One of Women’s Health Research at Yale’s core initiatives is communicating new health information.
But before we can “start communicating,” it’s important to know with whom we are exchanging information and ideas. Because WHRY has various, often overlapping audiences with differing needs and interests.
For example, for our faculty colleagues at Yale School of Medicine, WHRY communicates how we represent a unique, rare, and necessary source of funding for their research.
As Yale faculty continue to confront increases in programmatic costs and federally determined decreases in funding for research and health education, WHRY steps in to spark vital work that would otherwise sit stalled on the launch pad.
And so we explain the types of studies we fund and share our success stories of research discoveries. In doing so, we continue to inspire the school’s most innovative minds to focus on exploring women’s health and sex and gender differences.
As a result, our researchers see WHRY as a life preserver in the choppy seas of science funding and a helping hand, offering professional support and opportunities for collaborations that address real-world health problems requiring different fields of expertise.
We communicate our research successes for another important audience as well. As a self-supporting center, we are committed to our generous donors and prospective donors. We want to convey how their thoughtful generosity is transformed into action that advances our common goals and overcomes decades in which women were hardly studied at all.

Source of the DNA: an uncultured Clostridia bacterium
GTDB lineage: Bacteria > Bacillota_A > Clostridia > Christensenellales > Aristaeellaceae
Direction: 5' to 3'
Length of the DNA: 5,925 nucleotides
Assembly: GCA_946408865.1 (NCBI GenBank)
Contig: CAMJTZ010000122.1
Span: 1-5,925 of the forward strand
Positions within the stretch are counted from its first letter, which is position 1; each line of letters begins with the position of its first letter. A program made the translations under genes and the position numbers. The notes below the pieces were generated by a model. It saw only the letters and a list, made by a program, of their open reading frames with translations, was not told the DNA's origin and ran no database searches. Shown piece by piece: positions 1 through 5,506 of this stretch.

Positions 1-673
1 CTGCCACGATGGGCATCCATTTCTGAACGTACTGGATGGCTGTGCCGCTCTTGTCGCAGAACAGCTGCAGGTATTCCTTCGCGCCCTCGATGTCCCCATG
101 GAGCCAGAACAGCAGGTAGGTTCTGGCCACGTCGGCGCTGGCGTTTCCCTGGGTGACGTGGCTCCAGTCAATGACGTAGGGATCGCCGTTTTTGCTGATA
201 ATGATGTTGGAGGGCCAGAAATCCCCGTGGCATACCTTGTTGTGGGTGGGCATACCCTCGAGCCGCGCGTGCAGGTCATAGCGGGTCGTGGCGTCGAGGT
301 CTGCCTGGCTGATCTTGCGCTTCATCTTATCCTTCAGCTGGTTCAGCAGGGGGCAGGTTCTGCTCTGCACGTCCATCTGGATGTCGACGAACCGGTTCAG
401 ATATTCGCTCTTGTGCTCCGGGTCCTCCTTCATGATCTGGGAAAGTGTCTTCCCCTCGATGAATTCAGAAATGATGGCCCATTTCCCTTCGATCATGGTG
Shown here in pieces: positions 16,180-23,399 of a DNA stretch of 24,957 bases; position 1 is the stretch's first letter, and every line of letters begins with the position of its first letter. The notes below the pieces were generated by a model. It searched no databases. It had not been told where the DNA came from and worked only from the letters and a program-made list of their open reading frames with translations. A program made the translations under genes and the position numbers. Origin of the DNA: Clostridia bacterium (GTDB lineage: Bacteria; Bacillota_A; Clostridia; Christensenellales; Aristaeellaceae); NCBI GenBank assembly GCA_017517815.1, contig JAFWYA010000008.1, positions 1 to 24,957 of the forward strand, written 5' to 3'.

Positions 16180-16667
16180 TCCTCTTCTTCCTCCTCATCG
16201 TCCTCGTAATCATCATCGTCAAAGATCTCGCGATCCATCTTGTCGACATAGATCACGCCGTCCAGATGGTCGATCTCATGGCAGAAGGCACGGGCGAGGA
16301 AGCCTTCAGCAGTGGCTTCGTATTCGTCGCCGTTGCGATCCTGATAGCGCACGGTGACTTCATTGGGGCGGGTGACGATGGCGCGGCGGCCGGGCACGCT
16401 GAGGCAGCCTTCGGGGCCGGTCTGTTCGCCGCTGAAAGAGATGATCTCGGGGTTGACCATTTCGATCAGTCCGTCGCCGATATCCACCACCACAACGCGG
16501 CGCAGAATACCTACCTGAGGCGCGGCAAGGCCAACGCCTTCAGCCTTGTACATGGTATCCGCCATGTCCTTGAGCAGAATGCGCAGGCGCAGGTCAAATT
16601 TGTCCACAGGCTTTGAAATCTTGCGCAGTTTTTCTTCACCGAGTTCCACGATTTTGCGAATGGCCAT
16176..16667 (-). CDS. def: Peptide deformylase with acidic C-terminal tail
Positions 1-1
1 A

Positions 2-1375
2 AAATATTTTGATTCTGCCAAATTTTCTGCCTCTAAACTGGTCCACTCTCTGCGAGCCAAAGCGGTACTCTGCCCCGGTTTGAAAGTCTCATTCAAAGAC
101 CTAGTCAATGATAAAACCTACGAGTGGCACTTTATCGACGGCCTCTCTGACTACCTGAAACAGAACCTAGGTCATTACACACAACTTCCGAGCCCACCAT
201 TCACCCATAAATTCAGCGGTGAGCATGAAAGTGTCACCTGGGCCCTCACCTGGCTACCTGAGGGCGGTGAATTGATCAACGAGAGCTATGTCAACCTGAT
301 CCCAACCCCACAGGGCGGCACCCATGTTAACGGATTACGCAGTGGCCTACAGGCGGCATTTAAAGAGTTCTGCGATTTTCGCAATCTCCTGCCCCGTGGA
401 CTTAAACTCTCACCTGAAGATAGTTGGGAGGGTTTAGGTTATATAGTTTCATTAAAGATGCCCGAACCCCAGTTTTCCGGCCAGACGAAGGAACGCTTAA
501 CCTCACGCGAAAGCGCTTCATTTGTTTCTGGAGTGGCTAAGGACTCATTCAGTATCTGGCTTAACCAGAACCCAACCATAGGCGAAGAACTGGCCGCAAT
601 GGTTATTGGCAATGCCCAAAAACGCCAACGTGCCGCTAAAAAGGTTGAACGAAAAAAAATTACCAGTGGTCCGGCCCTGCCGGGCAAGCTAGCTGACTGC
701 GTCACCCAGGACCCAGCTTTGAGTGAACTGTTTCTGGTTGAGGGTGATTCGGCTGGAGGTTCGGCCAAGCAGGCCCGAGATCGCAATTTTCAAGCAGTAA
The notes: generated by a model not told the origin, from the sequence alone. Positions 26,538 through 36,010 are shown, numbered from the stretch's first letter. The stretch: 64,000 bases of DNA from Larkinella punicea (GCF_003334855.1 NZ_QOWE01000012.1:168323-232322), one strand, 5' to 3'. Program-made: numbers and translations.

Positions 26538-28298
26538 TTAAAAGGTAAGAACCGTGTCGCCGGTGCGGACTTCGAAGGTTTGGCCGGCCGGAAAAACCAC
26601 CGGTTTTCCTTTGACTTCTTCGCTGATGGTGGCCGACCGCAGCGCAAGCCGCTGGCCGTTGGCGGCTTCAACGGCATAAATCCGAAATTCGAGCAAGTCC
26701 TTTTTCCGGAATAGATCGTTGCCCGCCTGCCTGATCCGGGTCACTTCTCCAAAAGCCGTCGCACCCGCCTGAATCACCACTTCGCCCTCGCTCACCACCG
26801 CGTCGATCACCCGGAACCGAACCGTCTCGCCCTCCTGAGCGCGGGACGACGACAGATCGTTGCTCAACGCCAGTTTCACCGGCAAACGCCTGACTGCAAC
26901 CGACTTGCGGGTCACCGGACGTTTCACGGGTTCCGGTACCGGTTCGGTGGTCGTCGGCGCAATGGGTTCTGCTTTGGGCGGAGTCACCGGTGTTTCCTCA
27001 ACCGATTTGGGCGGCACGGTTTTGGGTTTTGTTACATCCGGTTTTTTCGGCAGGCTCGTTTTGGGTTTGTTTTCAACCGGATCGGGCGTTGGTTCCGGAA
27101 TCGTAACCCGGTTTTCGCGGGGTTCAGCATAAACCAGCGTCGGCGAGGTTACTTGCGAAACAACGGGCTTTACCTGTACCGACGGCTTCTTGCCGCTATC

We are also here for the general public. We want our scientific conclusions and data-driven messages put to practical use, and so we share our findings in order for people to make informed decisions about their health. In addition, the center provides guidance to local, state, and national decision-makers so that health policy reflects the unique health needs of women and men.
We talk to medical professionals and educators, too. For example, we are working to infuse the empirical findings of health studies on sex and gender into Yale School of Medicine’s curriculum. We are here for our future scientists, doctors, nurses, and technicians — at Yale and other institutions. And so we stress the importance of treating sex and gender as a core variable to examine in every study and in every patient.
This audience overlaps with our undergraduate, graduate, post-doctorate, and junior faculty trainees, who receive career guidance and gain knowledge and insight about women’s health and sex differences in health through our hands-on mentorship programs. Messages conveyed to this audience attract new trainees and reverberate beyond their time with WHRY, as our students and junior faculty members go on to influence their colleagues and ensure that our work endures and spreads.
WHRY also amplifies our messages through the news media. This requires the center to regularly call attention to the most recent and impressive accomplishments in our 20-year-long-and-growing list of practical medical advances. In today’s cluttered and fragmented media environment, we are here so that people can rely on WHRY as a clear, authoritative voice.
And there you have it. Women’s Health Research at Yale has something important to share with you. No matter who you might be.